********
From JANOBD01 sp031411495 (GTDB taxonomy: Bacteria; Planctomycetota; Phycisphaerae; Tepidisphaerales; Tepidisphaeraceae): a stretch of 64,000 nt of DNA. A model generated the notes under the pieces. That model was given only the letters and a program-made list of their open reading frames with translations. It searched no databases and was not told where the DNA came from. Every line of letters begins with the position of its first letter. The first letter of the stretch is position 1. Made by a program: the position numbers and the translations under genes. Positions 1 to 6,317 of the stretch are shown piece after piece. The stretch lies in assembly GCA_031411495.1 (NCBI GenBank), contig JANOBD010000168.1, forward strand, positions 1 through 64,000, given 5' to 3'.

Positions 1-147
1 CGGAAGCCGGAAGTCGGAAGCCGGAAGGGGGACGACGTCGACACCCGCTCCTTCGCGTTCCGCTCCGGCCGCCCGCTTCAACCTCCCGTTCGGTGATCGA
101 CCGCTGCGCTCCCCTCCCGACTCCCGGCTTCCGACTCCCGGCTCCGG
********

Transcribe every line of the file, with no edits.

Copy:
From JANOBD01 sp031411495 (GTDB taxonomy: Bacteria; Planctomycetota; Phycisphaerae; Tepidisphaerales; Tepidisphaeraceae): a stretch of 64,000 nt of DNA. A model generated the notes under the pieces. That model was given only the letters and a program-made list of their open reading frames with translations. It searched no databases and was not told where the DNA came from. Every line of letters begins with the position of its first letter. The first letter of the stretch is position 1. Made by a program: the position numbers and the translations under genes. Positions 1 to 6,317 of the stretch are shown piece after piece. The stretch lies in assembly GCA_031411495.1 (NCBI GenBank), contig JANOBD010000168.1, forward strand, positions 1 through 64,000, given 5' to 3'.

Positions 1-147
1 CGGAAGCCGGAAGTCGGAAGCCGGAAGGGGGACGACGTCGACACCCGCTCCTTCGCGTTCCGCTCCGGCCGCCCGCTTCAACCTCCCGTTCGGTGATCGA
101 CCGCTGCGCTCCCCTCCCGACTCCCGGCTTCCGACTCCCGGCTCCGG